Dodd-Frank Wall Street Reform Act say-on-pay vote

On January 25, 2011, rules were approved in a 3-2 vote by the Securities and Exchange Commission (SEC) to implement the say-on-pay provision in the Dodd-Frank Wall Street reform legislation. The vote is non-binding, and must occur at least once every three years beginning with the first annual shareholders’ meeting taking place on or after January 21, 2011. Public companies are also required to hold a vote at least once every six years to allow shareholders to decide how often they would like to be presented with the say-on-pay vote. This frequency must be disclosed on SEC Form 8-K.

A temporary exemption was adopted for smaller reporting companies, those less than $75 million, with votes not required until annual meeting occurring on or after January 21, 2013. The exemption was adopted to assist the Commission in ensuring that its rules do not disproportionately burden small issuers.

Baker Tilly insights

We expect to see continued increases in executive compensation transparency. Although the votes referred to above are non-binding, the exposure of these matters into to the public domain inherently increases the accountability and responsibility of management teams and Board of Directors. The shareholders and other affected constituents of these companies will clearly be more sensitive to aggressive compensation structures, real or perceived. Institutions will be expected to provide a clear relationship between performance and compensation. Although the law applies only to public companies, privately held financial services companies with regulatory reporting responsibilities can be certain the effects of executive compensation transparency will be felt in their companies as well.

Consumer Financial Protection Bureau (CFPB)

On July 21, 2011, the Consumer Financial Protection Bureau will formally be able to send its examiners into the large financial players, such as JPMorgan Chase. While the CFPB currently does not have a director, it can still immediately write rules and issue orders about the consumer protection laws it is inheriting from the Federal Trade Commission and the Federal Reserve. Under the authority of the Treasury secretary, Timothy Geithner, the bureau can examine the books of approximately 110 banks that have assets in excess of $10 billion.

The bureau plans to watch for major violations of mortgage disclosure laws and other infractions that could cause consumers to unknowingly sign up for risky loans. The bureau will also determine whether credit card forms are misleading. Until a director is appointed, the CFPB not have the authority to oversee payday lenders, mortgage brokers, and other nonbank lenders. It will however have almost unlimited ability to oversee banks on consumer issues.

Baker Tilly insights

The existence of the CFPB is likely to change the dynamics of consumer banking for the foreseeable future. Bankers should expect higher levels of documentation requirements and agency intervention into the development and distribution of consumer banking products. Because the oversight of CFPB guidelines will be delegated to the primary banking regulators for all but the largest banks (< $10 billion in assets), the level of varying interpretation from bank to bank may be higher than anticipated in the early stages of implementing any new guidance on consumer banking activities. These differences may result in an unstable competitive environment and potential confusion to the intended beneficiary, the consumer.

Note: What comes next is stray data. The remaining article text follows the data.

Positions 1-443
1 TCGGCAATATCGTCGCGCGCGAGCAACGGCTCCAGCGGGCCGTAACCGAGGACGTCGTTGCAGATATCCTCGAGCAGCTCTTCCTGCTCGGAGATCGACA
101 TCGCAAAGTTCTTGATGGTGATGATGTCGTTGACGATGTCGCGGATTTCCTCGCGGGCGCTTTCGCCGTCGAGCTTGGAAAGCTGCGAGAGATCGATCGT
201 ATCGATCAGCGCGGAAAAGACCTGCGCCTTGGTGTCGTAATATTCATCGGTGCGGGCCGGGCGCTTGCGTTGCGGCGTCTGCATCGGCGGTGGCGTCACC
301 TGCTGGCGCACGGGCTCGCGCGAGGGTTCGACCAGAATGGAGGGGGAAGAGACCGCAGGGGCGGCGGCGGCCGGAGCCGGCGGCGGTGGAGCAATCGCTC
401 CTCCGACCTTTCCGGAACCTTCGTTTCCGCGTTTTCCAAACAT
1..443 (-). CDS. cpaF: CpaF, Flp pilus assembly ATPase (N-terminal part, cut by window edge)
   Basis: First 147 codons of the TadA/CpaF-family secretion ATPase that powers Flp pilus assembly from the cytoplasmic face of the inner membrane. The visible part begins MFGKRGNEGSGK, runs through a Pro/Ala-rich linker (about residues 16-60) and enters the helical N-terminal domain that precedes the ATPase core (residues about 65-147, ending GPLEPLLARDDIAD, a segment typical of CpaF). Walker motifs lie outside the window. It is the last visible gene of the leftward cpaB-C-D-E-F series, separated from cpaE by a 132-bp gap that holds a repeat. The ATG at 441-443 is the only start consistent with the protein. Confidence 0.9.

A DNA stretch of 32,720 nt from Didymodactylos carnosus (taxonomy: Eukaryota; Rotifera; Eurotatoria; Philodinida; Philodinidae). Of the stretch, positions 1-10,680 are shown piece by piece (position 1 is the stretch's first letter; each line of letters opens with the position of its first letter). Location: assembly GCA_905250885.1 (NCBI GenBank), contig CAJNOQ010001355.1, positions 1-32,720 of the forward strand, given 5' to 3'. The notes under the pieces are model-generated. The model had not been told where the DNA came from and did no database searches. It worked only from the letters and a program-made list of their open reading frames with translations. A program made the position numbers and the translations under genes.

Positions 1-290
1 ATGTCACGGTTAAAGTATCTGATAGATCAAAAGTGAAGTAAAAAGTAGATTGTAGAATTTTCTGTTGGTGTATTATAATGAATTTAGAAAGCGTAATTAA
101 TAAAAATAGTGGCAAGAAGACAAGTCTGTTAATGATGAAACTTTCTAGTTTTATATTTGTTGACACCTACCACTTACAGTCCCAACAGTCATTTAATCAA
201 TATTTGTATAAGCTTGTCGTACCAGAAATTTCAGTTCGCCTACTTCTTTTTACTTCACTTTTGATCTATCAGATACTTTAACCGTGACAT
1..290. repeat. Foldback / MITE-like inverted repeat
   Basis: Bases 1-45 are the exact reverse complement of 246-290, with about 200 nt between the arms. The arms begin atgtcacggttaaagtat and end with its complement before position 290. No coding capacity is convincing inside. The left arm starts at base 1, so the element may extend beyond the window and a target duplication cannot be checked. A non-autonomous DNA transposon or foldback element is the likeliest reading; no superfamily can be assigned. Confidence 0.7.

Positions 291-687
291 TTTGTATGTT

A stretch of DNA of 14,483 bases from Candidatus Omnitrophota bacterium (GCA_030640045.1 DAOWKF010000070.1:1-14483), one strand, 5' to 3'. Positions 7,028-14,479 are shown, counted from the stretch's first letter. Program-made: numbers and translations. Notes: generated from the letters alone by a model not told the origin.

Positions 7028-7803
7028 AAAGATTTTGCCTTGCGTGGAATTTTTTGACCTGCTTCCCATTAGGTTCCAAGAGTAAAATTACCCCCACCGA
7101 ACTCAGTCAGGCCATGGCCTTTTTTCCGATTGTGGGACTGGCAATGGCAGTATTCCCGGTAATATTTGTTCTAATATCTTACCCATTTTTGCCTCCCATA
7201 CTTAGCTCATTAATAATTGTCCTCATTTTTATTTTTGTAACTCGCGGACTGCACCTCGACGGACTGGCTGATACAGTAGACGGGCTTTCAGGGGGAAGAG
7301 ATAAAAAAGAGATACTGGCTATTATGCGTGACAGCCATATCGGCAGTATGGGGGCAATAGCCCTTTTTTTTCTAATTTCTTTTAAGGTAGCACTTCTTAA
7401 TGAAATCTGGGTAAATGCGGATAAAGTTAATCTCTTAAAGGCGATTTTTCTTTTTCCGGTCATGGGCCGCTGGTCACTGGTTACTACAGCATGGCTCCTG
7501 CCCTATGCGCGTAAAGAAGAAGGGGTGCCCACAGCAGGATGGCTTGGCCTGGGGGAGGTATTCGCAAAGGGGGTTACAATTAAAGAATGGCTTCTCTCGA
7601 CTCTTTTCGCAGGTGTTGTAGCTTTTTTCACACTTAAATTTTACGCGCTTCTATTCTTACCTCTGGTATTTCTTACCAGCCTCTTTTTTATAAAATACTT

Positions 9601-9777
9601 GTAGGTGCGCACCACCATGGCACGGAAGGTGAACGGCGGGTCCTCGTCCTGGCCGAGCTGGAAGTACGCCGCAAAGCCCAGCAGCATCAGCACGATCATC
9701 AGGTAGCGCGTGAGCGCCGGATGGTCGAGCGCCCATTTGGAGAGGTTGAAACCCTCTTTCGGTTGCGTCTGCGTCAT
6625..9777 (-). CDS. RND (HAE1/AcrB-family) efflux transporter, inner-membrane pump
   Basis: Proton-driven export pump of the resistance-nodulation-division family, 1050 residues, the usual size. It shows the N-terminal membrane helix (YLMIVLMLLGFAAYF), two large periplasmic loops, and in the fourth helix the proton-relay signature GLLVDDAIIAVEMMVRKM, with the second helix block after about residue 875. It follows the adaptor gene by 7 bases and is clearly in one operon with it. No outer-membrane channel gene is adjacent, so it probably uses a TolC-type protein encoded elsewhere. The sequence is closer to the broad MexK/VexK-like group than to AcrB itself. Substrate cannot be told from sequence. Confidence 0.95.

Internal controls on mortgage lending and servicing activities

The long-lasting upheaval in the mortgage markets from the economic recession has resulted in significant costs and changes for those financial services companies performing mortgage lending and servicing activities. A constant stream of regulatory orders and initiatives, and unprecedented legal actions and settlements, demonstrate the depth and severity of the issues arising from shortsighted and insufficient internal controls, documentation, and oversight of mortgage lending and servicing activities. Settlements paid to government-sponsored entities, mortgage bond insurers, and investors in mortgage-backed securities are an indication of the challenges facing some of the largest financial services companies in demonstrating that appropriate process, documentation, and controls were applied as far back as 2004 and 2005 when originating and servicing loans.

The courts, regulatory agencies, and state attorney generals have effectively driven the mortgage industry to a much higher level of accountability. In response to this increased accountability, mortgage lenders have dramatically revised underwriting and documentation standards. These changes are reflected in measurably higher denial rates on mortgage applications and a significant increase in the time necessary to move a loan from application to closing. Along with continued downward pressure on housing prices arising from higher unemployment and lower consumer confidence, these changes have noticeably altered the mortgage finance industry in the United States.

Baker Tilly insights

The continuing movement for more intensive processes in the underwriting, approval, and servicing of mortgage loans will cause the cost of this business to rise. Along with the need to develop and maintain more robust and consistent procedures and internal control systems, these costs are likely to force many traditional participants in the mortgage market to reduce or eliminate this aspect of their business. Mortgage choices for consumers in the future are likely to be more limited, and the burden of proof for qualifying mortgage criteria will be increased. Many believe the stalled housing/mortgage market will continue for the next five to seven years. This timeframe will depend on the pace at which unemployment is measurably reduced and the excess inventory of foreclosed real estate is absorbed.